October 24, 2009

Okay, I'll Bite

Justin Katz

Presumably, Pat Crowley — by his strenuous logical standards — would also believe that we needn't listen to pacifists, or even military minimalists, were we to consider dropping a nuclear bomb on Iran:

Look, if the answer is you simply don't believe teachers have the right to collectively bargain, I wish you would stop beating around the bush and just say it. If so...fine, then there is no need to debate the merits of binding arbitration with you. We can simply move on.

Yes, teachers should have a right to bargain as a collective, but individual teachers should have a right to bargain as individuals, and districts should have a right to construct the policies that will best serve their students and their communities. The unionist might object that the collective couldn't function without including every potential employee, that giving management an alternative would decrease the union's leverage, but we're talking rights, here, not the policies that most benefit labor organizations.

Personally, I believe that unions have become a cesspool of stultifying principles, metastasizing humanity's baser motivations and producing an hospitable environment for evil. I'd further decry the extent to which they tend to weigh public discourse down to the level of reasoning that Crowley exhibits in the linked post (and to which his boss, Bob Walsh, disappointingly gave voice in multiple appearances on WPRO, yesterday).

Only within the acrid womb of such a beast as a public-sector labor union could one be so immune to objectivity as to believe that all statements are necessarily cynical ploys that may be dismissed based on the underlying assumptions of the orator. The bottom line is that binding arbitration will have particular effects on contracts and therefore on municipal and state budgets. The National Education Association of Rhode Island desires those effects. Various allied citizen groups do not. Those who are not yet convinced, either way, should observe the debate and seek what makes sense to them in the exchange.

Comments, although monitored, are not necessarily representative of the views Anchor Rising's contributors or approved by them. We reserve the right to delete or modify comments for any reason.

OK, Pat "oink, oink" Crowley,
I'll say it, I think that public employee unions should be illegal. In fact, I believe there is a case to be made that they are, in fact, illegal. They remove the ability of municipalities' to act in the best interests of their consituents - the taxpayers. No different than a lawyer who is representing a client, and he tells the other side things that allow them to beat his own client.
On another note, read this little ditty by a college professor who is dismissive of the need for unions amongst those who actually work and provide an honest days work for an honest days pay. As is said, if you are actually working and worth your weight, you don't need or want to be in a union. Bottom line, unions aren't needed - unless you're a lazy bum.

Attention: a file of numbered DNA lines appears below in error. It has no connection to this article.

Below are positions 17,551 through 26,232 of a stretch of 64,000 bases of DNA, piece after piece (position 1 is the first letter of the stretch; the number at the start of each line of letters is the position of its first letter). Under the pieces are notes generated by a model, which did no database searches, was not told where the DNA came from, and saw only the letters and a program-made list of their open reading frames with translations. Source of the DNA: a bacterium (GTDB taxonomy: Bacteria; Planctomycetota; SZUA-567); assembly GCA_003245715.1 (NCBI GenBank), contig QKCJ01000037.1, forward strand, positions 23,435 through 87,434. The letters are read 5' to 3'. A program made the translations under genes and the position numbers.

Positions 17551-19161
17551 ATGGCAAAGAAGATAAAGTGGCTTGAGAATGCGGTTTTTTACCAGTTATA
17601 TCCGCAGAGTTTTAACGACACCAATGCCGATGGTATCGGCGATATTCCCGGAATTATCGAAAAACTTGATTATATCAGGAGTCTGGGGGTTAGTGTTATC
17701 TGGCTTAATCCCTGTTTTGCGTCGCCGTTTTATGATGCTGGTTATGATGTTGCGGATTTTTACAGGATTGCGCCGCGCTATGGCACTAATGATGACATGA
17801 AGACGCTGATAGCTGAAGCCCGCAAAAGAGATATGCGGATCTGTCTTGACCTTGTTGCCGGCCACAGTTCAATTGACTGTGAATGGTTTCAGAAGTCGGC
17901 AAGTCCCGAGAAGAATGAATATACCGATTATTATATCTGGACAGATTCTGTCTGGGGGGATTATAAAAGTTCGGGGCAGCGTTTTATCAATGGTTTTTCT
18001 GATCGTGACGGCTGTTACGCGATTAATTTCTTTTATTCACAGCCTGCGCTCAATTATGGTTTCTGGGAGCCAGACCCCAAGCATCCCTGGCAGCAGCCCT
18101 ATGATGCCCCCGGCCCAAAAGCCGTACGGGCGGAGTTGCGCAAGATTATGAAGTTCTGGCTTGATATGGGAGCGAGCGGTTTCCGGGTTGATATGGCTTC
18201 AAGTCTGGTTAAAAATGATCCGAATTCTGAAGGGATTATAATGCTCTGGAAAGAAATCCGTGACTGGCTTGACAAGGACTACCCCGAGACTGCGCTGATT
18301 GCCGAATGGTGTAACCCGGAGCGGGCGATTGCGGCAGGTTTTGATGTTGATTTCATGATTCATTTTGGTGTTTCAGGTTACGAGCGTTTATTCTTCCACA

From the Wall Street Journal:

"Do the Muses Need Or Want a Union?

Regarding your editorial "Professors of the World, Unite?" (Oct. 17): I have my Ph.D. from the University of Wisconsin-Madison, and I believe that unionizing the UW faculty would severely and permanently damage the university. Here's what the faculty might expect in a unionized world: (1) seniority would trump achievement when determining faculty compensation, (2) many high-profile faculty at nonunion universities around the country would never consider employment at UW, and (3) the university's decision-making process would grind to a near halt, stuck in the molasses of union bureaucracy.

More broadly, I fail to see why any competent professor would want to be part of a union. Competent professors have the research and teaching accomplishments to make them marketable and mobile, and thus protected from bad administrators or misguided universities. With the protection of mobility already in place, why would competent professors want or need a union, especially when the union may produce the damaging effects listed above?

UW faculty, be very careful what you wish for.

Dana R. Hermanson

Kennesaw, Ga."

Oh yeah, and one other thing about Deb Gist and her "attack" on unions. Did you ever think that she actually knows from the inside what a cancer you union pigs are to our education system. She is a former Teacher of the Year - in two states. She is a far more credible individual to steer the ship of education than some union pig.

Posted by: Mike Cappelli at October 24, 2009 10:42 AM